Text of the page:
After a 3-year stretch where he hit at least 30 homeruns and racked up at least 80 RBI each season, Reynolds holds a slugging percentage that bests only Robert Andino among everyday O’s players. He’s struggling through a season in which he’s not in a stable or comfortable fielding situation and is no longer doing the things that the O’s hoped he would continue when they traded for him before 2011. The only way Reynolds becomes valuable, aside from miraculously regaining form, is as a trade chip, but he can’t be a worthwhile investment to other teams if he’s riding the bench for us — he has to prove he can play his way out of a slump in order for other teams to want him and possibly agree to pay part or all of his $7.5 million salary. Forced to play Reynolds, Orioles manager Showalter has little choice in where he plays Davis if Showalter is committed to keep a power left-handed bat in his line to supplement Matt Wieters, an aging Jim Thome playing DH and the occasional blast from right-fielder Nick Markakis.
Which brings us back to Steve Pearce, who’s played a good deal more left field in his career than Davis, but still not enough to be called a legitimate outfielder. Pearce had 8 hits and scored had 3 runs in his first 25 at-bats, but he swung a fairly quiet bat after that, posting a 10-for-51 mark in spot duty between June 14 and July 20, when the O’s designated him for assignment on July 20.
As long as Pearce was seen as a viable option, Ford’s chance to return to the big leagues remained on hold. Now, with Pearce gone and Ford still playing well at Norfolk, the O’s finally had justifiable circumstances to call Ford up: he’s a natural outfielder hitting well enough in Triple-A that the O’s could call him up & insert him right away. If Ford keeps playing well, he and Davis would each continue hitting well enough to bump Davis his usual position at first base, sending Reynolds, who now appears to be a trade package afterthought, back to the bench as a righty pinch hitter or DH; at worst, if Ford manages to stick in Baltimore, Reynolds and Davis would platoon at first against lefty and righty pitchers, respectively, with Ford platooning in turn with Chavez in left field with similar matchups (though every replacement outfielder the O’s have tried, including the non-natural outfielders, seemed to have swung a better bat than Chavez).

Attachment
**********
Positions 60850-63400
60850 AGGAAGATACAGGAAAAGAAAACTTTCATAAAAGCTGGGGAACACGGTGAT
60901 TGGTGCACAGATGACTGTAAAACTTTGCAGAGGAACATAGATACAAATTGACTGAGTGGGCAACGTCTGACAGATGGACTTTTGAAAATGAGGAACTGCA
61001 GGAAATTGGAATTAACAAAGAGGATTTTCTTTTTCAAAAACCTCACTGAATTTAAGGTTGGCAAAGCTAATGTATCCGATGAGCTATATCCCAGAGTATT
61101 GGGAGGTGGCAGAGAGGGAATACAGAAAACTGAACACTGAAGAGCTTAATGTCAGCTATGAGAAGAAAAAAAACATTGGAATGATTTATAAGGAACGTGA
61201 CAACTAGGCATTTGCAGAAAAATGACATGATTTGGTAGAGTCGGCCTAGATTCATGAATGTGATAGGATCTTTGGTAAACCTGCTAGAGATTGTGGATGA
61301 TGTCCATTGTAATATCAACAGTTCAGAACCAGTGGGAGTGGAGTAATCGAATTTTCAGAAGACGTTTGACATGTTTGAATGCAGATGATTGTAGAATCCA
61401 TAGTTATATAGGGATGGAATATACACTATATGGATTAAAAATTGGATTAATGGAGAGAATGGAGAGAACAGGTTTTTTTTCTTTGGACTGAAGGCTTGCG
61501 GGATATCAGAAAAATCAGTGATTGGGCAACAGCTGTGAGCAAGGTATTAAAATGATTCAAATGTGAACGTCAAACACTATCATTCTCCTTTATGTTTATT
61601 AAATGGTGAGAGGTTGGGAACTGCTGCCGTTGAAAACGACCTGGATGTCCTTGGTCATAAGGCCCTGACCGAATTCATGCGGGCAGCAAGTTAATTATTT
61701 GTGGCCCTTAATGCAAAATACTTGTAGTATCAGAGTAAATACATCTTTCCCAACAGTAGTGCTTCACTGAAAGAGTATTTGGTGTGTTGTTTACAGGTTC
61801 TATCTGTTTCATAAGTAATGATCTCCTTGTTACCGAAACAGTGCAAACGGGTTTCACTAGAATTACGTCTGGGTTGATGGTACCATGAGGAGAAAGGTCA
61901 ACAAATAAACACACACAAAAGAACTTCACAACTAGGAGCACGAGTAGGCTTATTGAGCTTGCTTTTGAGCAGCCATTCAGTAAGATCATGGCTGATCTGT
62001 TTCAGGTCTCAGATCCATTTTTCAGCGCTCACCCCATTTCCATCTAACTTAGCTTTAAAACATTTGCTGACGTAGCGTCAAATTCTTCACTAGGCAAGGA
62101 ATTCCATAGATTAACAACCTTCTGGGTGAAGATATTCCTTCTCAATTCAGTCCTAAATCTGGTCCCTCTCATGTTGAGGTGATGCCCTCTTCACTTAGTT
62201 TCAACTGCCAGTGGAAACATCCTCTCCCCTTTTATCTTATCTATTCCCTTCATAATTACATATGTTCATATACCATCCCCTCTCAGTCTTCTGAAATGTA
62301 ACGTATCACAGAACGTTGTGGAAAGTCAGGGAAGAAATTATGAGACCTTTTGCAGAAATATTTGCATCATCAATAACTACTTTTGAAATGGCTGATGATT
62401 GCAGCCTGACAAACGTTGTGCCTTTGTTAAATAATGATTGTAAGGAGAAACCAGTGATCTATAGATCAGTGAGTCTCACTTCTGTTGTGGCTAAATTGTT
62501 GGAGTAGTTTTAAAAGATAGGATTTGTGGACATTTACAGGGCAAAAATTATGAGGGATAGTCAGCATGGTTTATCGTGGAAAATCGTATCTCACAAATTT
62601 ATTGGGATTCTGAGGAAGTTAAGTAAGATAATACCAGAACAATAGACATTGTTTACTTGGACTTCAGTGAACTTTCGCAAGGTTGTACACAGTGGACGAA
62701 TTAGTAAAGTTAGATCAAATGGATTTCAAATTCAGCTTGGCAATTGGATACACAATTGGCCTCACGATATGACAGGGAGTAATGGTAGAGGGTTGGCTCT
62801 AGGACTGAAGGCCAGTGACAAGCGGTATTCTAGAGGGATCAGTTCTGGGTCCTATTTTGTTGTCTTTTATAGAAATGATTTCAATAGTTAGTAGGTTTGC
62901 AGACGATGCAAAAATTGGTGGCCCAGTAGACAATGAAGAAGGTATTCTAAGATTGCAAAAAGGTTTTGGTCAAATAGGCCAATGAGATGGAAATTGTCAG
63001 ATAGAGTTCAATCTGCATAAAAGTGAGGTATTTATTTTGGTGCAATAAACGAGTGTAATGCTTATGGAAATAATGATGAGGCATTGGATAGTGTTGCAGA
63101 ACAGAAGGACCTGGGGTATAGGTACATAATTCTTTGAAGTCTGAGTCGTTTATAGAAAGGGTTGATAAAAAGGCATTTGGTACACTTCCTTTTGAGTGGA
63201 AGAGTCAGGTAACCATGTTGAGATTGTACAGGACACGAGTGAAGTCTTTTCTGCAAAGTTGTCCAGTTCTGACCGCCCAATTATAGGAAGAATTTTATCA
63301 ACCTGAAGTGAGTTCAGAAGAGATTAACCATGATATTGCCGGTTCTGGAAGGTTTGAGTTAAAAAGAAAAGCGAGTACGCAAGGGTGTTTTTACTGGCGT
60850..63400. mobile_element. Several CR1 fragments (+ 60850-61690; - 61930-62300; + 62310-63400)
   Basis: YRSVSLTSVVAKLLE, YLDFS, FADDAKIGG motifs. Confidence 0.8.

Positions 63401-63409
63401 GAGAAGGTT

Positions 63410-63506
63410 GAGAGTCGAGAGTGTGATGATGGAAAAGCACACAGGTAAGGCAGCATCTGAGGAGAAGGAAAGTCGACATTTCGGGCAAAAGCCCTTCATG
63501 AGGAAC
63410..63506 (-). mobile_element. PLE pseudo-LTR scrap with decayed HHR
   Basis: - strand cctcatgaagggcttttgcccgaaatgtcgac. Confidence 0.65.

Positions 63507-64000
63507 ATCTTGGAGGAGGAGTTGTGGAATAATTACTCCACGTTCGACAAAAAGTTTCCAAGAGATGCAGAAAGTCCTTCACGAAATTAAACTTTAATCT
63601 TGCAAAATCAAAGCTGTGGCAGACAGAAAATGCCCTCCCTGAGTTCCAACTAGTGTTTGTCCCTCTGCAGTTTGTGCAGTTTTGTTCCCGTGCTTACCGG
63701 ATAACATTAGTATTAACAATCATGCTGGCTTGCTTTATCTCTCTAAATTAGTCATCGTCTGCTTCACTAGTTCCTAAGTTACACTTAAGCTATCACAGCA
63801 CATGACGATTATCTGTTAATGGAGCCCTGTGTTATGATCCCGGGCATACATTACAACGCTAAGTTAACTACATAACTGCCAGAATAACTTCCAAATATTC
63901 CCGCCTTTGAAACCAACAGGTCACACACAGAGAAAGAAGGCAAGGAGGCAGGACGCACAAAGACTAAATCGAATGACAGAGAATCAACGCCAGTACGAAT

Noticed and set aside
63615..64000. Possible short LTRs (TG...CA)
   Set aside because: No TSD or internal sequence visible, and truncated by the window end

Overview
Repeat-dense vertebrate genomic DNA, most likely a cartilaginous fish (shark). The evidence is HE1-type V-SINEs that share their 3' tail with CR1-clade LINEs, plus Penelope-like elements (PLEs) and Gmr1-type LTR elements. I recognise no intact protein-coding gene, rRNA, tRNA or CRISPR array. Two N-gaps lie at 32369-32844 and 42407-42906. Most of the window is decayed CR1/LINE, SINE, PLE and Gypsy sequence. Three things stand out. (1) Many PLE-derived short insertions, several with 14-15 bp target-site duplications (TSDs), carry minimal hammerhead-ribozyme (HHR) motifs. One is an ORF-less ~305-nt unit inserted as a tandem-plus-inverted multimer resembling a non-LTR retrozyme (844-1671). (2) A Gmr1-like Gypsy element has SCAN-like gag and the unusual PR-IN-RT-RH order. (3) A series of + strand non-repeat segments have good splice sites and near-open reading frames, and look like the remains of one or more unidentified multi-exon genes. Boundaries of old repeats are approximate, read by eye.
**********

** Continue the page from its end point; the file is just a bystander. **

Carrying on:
Ford, to his credit, began his tenuous tenure in left field on Sunday with a bang, throwing out Yoenis Cespedes on his bid for a double in the top of the second inning. He batted fifth, walked in his first plate appearance and advanced to third on a single by Davis in the bottom of the second before Wilson Betemit grounded into a fielder’s choice to end the inning. Ford batted three more times in the game without reaching base: according to MLB.com, he saw 16 pitches overall and made contact each time he made an out, twice putting the ball in play on the ground. He also didn’t strand anyone in scoring position, and though he grounded into a fielder’s choice in the bottom of the fifth, he managed to beat the relay from second base to prevent an inning-ending double play.
It’s still early in the second career of Jon Lewis Ford, but if he provides a spark for an offense looking for more people to get on base and continues to play adeptly in left field, he may hang around long enough to play in Boston, against the team that drafted him way back in 1999, and against the Rangers in his native Texas. For five years away from The Show, that’d be a pretty decent reward. With Jim Thome still out dealing with neck spasms, Ford has a spot in the lineup again tonight, playing in New York for the first time as a big leaguer since leaving the L.I. Ducks barely ten weeks ago. It’s only about 50 miles from Bethpage Ballpark in Central Islip, the Ducks’ home park, to the new Yankee Stadium, but for Ford, it might as well be 50,000.
“The tougher the battle the sweeter the victory. This is crazy I’m back!” Ford said yesterday on Twitter. “Thank you everyone who supported and believed.”